Editorials

The Need to Develop Virtues

One thing that is sorely lacking today is a proper understanding and appreciation of virtue. According to the Catechism of the Catholic Church, a virtue is “an habitual and firm disposition to do the good. It allows the person not only to perform good acts, but to give the best of himself. The virtuous person tends toward the good with all his sensory and spiritual powers; he pursues the good and chooses it in concrete actions.”

Virtues remind us of the ultimate final goal of our life — to become like God! Put everything else aside — all of our temporary desires and preoccupation, and what is most important, in the end, is our final destiny. Yes, we have forgotten the four last things in so many ways, those four final eschatological aspects that we as Christian people need to recall and have at the forefront of our mind — death, judgment, Heaven, and hell. As the Protestant theologian Paul Tillich (1886-1965) reminds us, we need to be grasped by our “area of ultimate concern.” If that is not God and the things of God, then we have a big problem. Developing our virtues, both natural and supernatural, can be a great aid in rediscovering our one, true area of ultimate concern.

The human virtues, also called cardinal virtues, are what we hang our basic daily life as Christians around. They are the good habits of the mind, intellect, and heart through which we grow and are, ultimately, able to practice the good. What are these cardinal virtues? Prudence, justice, temperance, and fortitude. Every human being has these human virtues and every person is required to grow in these virtues so as to live a moral life.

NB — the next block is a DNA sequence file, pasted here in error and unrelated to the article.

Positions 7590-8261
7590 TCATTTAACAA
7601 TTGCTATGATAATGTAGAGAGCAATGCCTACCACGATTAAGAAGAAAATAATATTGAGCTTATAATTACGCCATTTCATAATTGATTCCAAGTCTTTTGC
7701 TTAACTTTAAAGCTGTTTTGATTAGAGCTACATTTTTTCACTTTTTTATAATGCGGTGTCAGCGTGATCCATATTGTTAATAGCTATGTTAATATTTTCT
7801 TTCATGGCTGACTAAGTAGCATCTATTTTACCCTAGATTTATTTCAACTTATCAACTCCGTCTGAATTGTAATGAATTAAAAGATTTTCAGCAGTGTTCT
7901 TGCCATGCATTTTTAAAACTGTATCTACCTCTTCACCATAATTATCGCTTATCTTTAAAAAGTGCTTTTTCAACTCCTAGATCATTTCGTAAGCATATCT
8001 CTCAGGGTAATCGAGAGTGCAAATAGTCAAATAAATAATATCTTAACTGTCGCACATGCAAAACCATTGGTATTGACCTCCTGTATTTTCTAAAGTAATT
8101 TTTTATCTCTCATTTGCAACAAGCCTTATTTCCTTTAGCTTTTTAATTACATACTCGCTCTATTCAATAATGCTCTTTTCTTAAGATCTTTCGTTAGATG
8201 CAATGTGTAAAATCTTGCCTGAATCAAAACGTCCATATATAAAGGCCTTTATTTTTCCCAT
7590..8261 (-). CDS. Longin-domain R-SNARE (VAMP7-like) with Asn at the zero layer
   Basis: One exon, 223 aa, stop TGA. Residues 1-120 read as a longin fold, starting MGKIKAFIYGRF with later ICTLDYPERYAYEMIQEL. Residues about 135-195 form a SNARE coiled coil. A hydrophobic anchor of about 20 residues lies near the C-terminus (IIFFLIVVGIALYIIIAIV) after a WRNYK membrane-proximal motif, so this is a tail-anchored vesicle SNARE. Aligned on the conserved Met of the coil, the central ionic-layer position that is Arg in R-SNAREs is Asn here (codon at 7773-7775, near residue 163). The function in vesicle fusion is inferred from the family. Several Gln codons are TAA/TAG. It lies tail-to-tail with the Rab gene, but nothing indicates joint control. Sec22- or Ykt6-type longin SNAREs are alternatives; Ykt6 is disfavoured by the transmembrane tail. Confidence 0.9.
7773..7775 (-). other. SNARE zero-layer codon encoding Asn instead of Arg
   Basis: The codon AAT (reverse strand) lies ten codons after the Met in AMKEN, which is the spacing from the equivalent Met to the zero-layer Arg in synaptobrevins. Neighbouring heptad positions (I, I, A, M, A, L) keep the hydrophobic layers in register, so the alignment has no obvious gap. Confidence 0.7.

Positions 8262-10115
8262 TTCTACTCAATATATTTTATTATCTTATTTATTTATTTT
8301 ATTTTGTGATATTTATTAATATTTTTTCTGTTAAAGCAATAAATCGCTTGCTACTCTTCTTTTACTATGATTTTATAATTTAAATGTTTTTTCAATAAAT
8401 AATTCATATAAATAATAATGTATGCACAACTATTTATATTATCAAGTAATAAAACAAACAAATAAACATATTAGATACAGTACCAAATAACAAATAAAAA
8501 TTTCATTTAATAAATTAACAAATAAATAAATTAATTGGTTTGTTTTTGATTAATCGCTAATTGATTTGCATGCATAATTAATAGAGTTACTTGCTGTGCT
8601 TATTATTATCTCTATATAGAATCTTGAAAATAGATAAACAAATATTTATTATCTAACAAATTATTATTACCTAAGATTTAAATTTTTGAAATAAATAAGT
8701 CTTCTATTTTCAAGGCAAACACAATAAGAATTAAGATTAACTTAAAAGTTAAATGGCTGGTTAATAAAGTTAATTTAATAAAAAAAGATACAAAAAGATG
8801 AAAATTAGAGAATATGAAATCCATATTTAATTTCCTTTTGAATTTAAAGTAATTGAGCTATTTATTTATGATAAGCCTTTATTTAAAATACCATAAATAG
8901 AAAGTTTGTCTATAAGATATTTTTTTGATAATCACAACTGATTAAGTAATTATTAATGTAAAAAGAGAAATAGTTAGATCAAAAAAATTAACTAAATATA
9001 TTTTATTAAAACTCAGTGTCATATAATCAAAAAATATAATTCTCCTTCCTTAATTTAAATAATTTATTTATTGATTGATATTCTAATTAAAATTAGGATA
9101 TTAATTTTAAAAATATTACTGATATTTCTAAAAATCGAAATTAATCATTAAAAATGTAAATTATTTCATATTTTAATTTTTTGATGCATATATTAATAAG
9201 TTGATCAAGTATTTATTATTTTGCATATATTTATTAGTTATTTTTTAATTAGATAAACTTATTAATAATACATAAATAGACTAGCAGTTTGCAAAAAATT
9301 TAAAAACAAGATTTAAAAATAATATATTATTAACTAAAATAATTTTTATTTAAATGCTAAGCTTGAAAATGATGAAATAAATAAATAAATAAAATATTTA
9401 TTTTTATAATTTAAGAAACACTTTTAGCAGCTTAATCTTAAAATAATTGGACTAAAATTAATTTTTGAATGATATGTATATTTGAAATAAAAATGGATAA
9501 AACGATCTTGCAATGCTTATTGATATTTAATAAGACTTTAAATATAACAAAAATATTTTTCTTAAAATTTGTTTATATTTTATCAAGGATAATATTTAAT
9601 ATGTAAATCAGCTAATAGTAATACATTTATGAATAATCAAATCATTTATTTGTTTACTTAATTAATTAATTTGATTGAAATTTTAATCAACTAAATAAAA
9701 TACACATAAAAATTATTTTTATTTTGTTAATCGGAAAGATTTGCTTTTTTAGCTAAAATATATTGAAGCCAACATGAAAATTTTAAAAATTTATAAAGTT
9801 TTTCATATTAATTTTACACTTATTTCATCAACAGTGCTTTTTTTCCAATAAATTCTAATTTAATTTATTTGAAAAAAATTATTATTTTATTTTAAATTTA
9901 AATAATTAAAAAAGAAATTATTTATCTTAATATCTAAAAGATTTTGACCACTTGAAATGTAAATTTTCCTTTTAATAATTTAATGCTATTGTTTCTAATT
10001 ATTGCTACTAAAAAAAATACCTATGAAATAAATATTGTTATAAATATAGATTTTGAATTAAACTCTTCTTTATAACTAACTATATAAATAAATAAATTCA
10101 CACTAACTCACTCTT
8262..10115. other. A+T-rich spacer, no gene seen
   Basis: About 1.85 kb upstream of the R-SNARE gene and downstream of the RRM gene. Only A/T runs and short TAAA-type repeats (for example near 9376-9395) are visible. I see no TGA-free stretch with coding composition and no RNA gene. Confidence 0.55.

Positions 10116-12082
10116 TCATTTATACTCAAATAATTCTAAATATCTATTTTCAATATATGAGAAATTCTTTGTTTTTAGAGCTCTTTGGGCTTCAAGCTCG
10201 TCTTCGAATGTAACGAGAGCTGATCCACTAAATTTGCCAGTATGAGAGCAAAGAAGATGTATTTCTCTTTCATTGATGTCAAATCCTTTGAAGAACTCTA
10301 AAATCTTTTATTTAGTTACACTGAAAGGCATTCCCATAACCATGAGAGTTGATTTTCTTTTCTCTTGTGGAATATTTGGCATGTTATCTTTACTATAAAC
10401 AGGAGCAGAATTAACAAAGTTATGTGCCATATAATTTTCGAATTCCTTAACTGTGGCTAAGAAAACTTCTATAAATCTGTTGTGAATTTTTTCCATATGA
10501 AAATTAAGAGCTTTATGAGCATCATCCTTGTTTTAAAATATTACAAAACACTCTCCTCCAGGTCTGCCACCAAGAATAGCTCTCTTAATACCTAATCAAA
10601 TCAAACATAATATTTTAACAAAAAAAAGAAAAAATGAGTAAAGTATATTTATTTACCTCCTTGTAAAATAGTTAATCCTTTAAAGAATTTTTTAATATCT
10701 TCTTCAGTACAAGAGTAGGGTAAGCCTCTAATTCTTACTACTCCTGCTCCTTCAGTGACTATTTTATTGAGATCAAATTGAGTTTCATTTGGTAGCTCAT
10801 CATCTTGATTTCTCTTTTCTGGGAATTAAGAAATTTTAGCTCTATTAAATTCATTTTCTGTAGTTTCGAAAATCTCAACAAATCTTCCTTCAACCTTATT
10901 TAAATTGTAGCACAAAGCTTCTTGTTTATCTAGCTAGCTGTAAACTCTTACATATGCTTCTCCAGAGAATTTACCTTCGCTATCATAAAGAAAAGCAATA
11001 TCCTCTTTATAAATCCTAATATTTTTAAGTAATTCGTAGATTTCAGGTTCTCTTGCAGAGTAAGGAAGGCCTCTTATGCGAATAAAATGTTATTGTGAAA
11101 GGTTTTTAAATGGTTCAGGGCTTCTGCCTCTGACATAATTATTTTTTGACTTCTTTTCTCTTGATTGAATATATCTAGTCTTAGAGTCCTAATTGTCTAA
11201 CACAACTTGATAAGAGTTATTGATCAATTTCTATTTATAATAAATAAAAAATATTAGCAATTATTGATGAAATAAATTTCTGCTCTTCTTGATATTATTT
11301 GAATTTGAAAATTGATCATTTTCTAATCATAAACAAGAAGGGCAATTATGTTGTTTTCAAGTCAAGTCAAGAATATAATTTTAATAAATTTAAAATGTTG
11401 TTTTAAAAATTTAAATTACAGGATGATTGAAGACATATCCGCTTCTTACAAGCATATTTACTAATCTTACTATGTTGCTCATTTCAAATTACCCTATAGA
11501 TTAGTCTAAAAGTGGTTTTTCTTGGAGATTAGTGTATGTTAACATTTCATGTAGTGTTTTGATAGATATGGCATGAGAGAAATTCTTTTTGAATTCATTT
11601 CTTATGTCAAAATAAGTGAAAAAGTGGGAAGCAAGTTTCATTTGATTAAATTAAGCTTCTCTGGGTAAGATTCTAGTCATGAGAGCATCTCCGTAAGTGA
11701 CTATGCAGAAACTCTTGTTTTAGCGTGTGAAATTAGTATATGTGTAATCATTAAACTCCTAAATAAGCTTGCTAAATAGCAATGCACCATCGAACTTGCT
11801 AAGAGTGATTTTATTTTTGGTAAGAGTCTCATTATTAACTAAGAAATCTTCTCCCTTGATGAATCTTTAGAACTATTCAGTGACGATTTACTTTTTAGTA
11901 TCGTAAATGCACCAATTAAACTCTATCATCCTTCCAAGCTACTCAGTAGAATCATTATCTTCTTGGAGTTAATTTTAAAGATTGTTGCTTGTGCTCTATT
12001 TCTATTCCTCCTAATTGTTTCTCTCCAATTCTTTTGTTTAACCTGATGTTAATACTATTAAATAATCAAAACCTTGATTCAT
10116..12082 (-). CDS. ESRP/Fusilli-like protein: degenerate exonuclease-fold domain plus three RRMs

So, midway through this annus horribilis, 2020 — the year of COVID-19 and protests, when the harsh reality of racism and intolerance has been in full view but also lawlessness and looting for the sake of looting — how are you doing in growing in these cardinal, these moral, these human virtues? This is a question that only an individual can answer for himself or herself.

Have we grown in the virtue of prudence this year, that virtue that St. Thomas Aquinas describes as “right reason in action”? Have we acted at all times with prudence?

How about our growth in the virtue of justice this year? This virtue, according to the Catechism, is the “constant and firm will to give their due to God and neighbor.” It is also called the virtue of religion because this virtue demands our giving to God the worship that he is due.

What about fortitude, that cardinal virtue that helps us persevere in our pursuit of the good. Even when we are faced with discouragement and setbacks, have we shown real and true fortitude?

Finally, what about that moral virtue of temperance, that great human virtue that allows us to control our inordinate attraction to pleasures and helps us to moderate and balance our use of the goods we have or are given, even when we were in lockdown?

Yes, all too often, the cardinal virtues are forgotten and, with this absence, we can forget our area of ultimate concern. We are seven months into 2020. Let’s be sure to grow in the virtues of prudence, justice, fortitude, and temperance so we can reach our ultimate destination — life in the Lord.

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